Expedition National Park wows you with its towering sandstone cliffs, deep ravines and seemingly untouched wilderness.
Robinson Gorge winds its way through parts of the national park for over 14km and even in the dry season, there’s a permanent waterhole.
No matter which section of Expedition you hit, things start to feel remote even if you’re not technically in the Australian outback yet.
EXPEDITION NATIONAL PARK: KNOW BEFORE YOU GO
The Kongabulla people are the traditional custodians of the area that Expedition National Park now covers.
Expedition, like Carnarvon National Park, is a dispersed national park and divided into three sections: Robinson Gorge, Beilba and Lonesome. None of the sections are connected or make for an easy loop.
It’s taken us five years just to explore two of them but that’s mostly because we simply didn’t plan enough time on our first visit to the Robinson Gorge section and so had to visit twice.
Of the three sections, Robinson Gorge is, without a doubt, the one where you’d want to spend the most time but there are also some amazing views to be had at Lonesome!
HOW TO GET TO EXPEDITION NATIONAL PARK
Being some 660km west of Brisbane, Expedition National Park is not exactly a weekend destination for most people. Each time we’ve been to a part of Expedition, we did it as part of a week-long trip around the sandstone country.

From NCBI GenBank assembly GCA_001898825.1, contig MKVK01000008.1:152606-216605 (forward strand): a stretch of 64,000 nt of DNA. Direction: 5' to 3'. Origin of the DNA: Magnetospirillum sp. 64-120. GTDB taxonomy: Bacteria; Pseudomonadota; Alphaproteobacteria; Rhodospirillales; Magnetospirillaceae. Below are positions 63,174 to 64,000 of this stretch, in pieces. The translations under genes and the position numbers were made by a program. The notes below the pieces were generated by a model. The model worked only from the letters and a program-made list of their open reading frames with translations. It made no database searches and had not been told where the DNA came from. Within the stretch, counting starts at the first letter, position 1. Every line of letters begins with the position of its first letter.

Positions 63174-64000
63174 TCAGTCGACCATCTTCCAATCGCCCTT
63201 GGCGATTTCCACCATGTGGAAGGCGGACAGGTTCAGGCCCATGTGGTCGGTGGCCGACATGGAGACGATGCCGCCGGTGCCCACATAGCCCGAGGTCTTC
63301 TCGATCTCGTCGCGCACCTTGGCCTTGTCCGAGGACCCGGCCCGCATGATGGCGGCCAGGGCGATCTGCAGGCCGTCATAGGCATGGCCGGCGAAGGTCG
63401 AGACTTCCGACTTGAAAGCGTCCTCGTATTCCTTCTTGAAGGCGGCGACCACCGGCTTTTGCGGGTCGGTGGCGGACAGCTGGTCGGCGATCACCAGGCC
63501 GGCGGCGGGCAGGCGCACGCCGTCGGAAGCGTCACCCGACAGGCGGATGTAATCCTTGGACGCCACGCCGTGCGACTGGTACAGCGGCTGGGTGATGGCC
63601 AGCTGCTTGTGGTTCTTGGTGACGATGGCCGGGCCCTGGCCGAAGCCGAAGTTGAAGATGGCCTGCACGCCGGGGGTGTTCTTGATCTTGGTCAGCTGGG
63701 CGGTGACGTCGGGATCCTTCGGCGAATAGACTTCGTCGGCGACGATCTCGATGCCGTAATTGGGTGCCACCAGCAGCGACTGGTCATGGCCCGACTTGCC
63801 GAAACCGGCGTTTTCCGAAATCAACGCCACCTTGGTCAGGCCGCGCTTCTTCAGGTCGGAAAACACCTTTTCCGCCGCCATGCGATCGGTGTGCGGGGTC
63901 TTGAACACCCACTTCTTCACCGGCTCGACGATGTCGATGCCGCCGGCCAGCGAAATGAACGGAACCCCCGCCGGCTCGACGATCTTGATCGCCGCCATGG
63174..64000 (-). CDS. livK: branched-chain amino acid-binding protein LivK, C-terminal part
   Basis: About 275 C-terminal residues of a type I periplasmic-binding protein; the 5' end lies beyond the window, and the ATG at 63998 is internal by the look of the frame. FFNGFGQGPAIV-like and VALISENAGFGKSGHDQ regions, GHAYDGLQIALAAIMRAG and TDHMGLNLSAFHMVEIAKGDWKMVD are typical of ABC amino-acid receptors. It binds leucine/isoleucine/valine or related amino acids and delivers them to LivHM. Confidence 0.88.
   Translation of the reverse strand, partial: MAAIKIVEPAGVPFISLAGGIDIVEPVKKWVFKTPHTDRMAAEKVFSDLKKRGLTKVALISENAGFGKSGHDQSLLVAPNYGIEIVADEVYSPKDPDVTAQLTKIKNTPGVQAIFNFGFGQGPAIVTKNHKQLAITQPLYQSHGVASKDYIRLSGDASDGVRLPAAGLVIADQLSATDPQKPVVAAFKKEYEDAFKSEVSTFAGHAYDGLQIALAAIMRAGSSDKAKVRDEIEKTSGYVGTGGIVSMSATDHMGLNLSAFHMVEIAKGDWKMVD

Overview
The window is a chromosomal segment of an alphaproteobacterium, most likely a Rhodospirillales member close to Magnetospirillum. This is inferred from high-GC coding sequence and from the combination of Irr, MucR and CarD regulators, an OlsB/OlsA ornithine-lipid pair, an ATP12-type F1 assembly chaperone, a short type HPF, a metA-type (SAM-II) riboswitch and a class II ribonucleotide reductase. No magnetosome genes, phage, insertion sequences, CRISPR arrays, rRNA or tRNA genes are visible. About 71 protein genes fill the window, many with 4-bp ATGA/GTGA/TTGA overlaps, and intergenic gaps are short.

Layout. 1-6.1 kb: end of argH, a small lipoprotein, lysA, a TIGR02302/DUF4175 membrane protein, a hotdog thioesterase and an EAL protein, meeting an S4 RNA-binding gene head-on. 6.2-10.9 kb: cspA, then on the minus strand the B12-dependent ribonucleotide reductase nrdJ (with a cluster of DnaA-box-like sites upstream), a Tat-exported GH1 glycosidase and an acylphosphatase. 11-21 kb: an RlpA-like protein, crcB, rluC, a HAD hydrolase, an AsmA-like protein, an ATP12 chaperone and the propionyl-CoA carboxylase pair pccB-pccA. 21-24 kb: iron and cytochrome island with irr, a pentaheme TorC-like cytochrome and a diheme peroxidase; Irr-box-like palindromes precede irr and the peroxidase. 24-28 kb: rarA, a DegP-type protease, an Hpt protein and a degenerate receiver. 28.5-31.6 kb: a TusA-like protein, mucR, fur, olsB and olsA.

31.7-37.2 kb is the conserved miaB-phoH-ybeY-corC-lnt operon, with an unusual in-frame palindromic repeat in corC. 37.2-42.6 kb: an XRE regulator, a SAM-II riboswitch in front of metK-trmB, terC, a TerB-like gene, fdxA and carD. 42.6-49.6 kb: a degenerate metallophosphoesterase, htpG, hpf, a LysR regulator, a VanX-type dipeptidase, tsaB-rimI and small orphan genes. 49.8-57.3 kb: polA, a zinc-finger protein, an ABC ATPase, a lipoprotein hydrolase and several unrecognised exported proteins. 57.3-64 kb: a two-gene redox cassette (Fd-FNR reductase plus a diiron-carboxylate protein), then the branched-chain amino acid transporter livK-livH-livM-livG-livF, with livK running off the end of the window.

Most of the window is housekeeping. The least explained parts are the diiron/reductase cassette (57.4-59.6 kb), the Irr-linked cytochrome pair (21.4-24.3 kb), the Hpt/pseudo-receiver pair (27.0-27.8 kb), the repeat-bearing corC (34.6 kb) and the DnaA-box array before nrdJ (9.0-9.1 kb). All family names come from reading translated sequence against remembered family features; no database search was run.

Most of the park is inaccessible and undeveloped, but it still seems strange that Expedition National Park is so underrated, perhaps because it is rather remote. I had very low expectations of the whole area but it is really quite beautiful.
ROBINSON GORGE SECTION
Access to Robinson Gorge is via Taroom.
If you’re coming from the south, you basically just follow Broadmere Road, then Robinson Creek Road, and left onto Glenhaughton Road.
We’ve only ever come from the north (Banana) via Taroom-Bauhinia Downs Road and Glenhaughton Road past Lake Murphy.
Keep going until you see the (left) turn-off into the national park.
The last kilometres to the campsite is a 4WD-only track with a couple of creek crossings (no water when we’ve been in June or July) and one steep rocky descent into the campground.
The road isn’t actually that steep and usually fine for any soft roader as long as it’s dry. But things can change rapidly in Queensland, and tracks can become impassible with only the teeniest amount of rain.
After heavy rains, Robinson Creek may become impassable, and you can approach Starkvale camping area from the north via Robinson Creek Road (specific details are on the Queensland National Parks website). We usually go out this way. It’s only 16km but always seems to take a while, lots of (dry) creek crossings.
BEILBA & LONESOME SECTIONS
Both Lonesome and Beilba are accessed from Carnarvon Highway north of Injune.
Beilba is 26km north of Injune and Lonesome is only a bit further (37km from Injune). Take Fairview Road for Beilba and then Beilba Road.
For Lonesome, keep driving until you get to the Arcadia Valley Road turn-off. Follow the road into the valley and turn off right at the bottom of the hill (signposted). The last few kilometres are on gravel road but it was very well graded when we went there a couple of years ago.